The case studies can be on film, online, in print or social media and be able to reach different audiences. I appreciate this is sensitive information so you can anonymise or change people’s names and not have photographs of people’s faces.

You could also ask the service providers you work with: health centers, education centres, social services or even local businesses who’ve worked with you to talk about how they have been able to do their jobs better through working with you.

3.Suggestions on project management software for keeping the team organized as we scale up?

It depends how big the team and how much you are willing to spend. I think for fairly small and remote teams you can use Google docs and organise folders and spreadsheets as gantt charts and assign roles, deadlines and workplans which are reviewed weekly/regularly to make sure everything is on track.

I also think Slack is a brilliant resource and if you want something more advanced, think about investing in specialist software such as Zoho Projects but make sure the features they have suit the needs of your team.

You could also sign up for free courses on creating social enterprises or building your business model on sites such Philanthropy University which also have access to funding opportunities: https://philanthropyu.org/

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Swatee commented on Supporting the Voices of People on the Move

Hi, I'm Swatee, one of the expert reviewers. I love the work you are doing and hope my comments are useful! Good luck!

1.How can we collaborate with other international organizations to better connect migrants with information, resources, and support? Or What is the best approach to support migrant workers in finding employment?

The good place to start would be from surveying your returnee migrants or those using your services, where they are returning from/going, geographically - is it India, internally in Nepal or to other countries? Do you know which organisations they come into contact with along the route or in country? If so, it would make sense to link to organisations that are reaching out and build alliances with them.

In terms of international networks, many focus on specific issue areas such as trafficking or on children, such as ECPAT: https://www.ecpat.orghttps://www.ecpat.org. You might also want to check out https://refugeesolidaritynetwork.org/ or the International worker solidarity network https://workersolidarity.net/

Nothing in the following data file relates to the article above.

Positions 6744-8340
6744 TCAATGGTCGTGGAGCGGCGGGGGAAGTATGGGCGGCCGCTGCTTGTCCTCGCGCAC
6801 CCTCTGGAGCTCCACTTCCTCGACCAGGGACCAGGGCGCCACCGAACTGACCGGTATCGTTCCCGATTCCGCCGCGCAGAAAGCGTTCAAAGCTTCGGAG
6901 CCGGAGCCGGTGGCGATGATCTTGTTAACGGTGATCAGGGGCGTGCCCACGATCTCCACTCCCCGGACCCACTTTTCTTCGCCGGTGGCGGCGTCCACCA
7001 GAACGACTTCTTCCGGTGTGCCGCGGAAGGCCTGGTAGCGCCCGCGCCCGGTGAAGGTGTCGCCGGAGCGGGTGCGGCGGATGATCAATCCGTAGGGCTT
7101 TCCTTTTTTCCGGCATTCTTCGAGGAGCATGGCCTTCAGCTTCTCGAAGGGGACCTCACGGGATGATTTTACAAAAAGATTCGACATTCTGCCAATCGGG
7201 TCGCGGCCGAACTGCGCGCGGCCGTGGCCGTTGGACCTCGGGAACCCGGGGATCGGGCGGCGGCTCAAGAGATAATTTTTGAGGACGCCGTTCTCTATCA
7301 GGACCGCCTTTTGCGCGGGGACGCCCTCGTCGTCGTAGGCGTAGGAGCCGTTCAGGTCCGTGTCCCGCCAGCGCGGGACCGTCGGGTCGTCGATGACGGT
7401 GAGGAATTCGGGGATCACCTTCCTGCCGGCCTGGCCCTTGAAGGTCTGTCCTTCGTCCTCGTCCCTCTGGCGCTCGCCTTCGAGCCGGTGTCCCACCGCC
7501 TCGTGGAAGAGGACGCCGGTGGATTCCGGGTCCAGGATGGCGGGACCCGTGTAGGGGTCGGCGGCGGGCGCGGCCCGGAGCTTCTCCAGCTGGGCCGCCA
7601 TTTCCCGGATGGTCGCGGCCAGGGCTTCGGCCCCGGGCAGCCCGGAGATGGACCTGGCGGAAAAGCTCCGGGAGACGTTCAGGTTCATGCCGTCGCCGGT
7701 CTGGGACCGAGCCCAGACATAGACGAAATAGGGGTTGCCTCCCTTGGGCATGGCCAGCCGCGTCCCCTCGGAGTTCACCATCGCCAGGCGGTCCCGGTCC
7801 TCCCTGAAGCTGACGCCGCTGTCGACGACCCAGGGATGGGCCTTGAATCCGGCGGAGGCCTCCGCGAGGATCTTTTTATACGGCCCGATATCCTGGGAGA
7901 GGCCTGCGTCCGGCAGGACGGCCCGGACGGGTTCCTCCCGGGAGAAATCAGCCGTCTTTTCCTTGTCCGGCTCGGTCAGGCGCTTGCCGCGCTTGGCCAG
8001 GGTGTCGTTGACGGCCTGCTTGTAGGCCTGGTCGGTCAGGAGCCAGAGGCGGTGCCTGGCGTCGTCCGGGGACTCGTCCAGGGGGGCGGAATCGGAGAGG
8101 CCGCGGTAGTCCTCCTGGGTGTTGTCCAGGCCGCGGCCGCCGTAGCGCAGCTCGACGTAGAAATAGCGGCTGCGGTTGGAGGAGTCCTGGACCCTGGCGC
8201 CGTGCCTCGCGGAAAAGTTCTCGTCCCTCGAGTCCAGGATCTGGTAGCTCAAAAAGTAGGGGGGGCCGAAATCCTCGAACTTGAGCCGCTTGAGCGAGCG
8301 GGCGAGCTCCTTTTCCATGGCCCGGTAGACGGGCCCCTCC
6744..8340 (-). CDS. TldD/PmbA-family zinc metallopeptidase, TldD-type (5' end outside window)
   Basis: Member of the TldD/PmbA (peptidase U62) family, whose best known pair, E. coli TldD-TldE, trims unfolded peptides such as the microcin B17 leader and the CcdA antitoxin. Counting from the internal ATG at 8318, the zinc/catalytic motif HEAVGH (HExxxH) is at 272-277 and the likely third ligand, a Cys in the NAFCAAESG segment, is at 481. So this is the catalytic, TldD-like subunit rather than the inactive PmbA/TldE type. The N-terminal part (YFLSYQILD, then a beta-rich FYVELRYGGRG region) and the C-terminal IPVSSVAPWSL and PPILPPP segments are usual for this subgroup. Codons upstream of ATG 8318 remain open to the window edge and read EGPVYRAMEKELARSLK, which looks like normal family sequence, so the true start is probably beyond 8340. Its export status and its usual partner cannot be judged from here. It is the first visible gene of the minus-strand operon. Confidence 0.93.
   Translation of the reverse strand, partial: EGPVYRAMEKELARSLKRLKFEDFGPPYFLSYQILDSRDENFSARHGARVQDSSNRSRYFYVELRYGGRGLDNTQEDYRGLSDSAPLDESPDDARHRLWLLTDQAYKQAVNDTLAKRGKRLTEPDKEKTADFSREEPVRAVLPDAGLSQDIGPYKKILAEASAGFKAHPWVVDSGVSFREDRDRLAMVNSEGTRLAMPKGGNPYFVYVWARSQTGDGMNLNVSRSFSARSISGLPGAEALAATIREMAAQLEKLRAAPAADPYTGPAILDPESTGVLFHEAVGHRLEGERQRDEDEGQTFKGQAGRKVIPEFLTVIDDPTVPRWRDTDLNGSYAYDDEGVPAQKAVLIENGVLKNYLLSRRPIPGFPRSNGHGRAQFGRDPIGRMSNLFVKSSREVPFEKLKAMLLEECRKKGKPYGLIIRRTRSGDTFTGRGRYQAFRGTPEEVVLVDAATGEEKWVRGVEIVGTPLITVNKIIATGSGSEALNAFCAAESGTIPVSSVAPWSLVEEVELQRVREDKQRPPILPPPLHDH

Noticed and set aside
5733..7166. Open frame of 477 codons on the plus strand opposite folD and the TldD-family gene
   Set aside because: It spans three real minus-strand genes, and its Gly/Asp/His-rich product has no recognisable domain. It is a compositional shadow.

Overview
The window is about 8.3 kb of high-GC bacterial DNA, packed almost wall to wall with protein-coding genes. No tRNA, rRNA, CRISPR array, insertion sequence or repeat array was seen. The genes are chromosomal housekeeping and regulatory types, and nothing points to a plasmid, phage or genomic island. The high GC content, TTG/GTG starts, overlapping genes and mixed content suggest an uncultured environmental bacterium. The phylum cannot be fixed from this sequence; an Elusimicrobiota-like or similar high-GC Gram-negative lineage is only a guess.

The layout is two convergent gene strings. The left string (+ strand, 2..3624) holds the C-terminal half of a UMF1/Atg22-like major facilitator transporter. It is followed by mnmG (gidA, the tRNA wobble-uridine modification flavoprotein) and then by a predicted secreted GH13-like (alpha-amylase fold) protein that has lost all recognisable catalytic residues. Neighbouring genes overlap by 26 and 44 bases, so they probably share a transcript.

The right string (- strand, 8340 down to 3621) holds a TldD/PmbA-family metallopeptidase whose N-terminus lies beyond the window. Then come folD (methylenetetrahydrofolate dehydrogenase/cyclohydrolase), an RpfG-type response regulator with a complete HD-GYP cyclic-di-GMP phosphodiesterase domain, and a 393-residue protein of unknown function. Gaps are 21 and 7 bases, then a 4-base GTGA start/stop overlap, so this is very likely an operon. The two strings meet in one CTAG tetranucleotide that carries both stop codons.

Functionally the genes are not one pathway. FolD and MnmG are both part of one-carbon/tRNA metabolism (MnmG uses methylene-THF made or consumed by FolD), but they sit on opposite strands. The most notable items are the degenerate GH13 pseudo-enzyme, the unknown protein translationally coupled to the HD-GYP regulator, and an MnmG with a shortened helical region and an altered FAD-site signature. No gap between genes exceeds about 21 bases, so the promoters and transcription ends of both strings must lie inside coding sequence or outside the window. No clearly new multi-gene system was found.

In terms of supporting them finding employment - as you are working with such a vast group of people in multiple locations you might want to think about using social media- a platform that is accessible and people can use. You can then start message boards, e.g. Opportunities in Darjeeling, India and other people can add the information and details - not just for employment but training and other support as well.

2.How can we partner with larger multilateral organizations, such as the ILO, IOM and the UN, to improve visibility and outcomes?
I always think it’s important to question what impact you hope to achieve with partnering with multilateral and large organisations. They rarely have funding they give to new partners but can provide useful spaces to meet with relevant local partners, and understand how to frame your work for greater visibility or advocacy opportunities.

The best way is to network with any officials you may know in these organisations but if you don’t know anyone, join their mailing lists and follow their pages on social media: facebook, twitter etc, and keep an eye on the events so you can go and meet these groups. You can also post stories about your work on social media and tag them into the post to further your visibility.

YoI would ask yourself, how your work is u can also speak with Freedom Fund which is working to build local collaborations in Nepal: https://freedomfund.org/programs/hotspot-projects/central-nepal-hotspot/

3.How can we ensure the sustainability of these approaches and explore revenue models?

I would reach out to the current supporters of your work, funders, government, local communities and try and understand the value of your work to those putting in funding and build ideas from there - could they introduce you to other funders who could support your work, hold fundraisers and raise visibility about your work, could your networks and teams provide support to the Nepali government in offering or training government staff in return for payment for these services?

You could also sign up for free courses on creating social enterprises or building your business model on sites such Philanthropy University which also have access to funding opportunities: https://philanthropyu.org/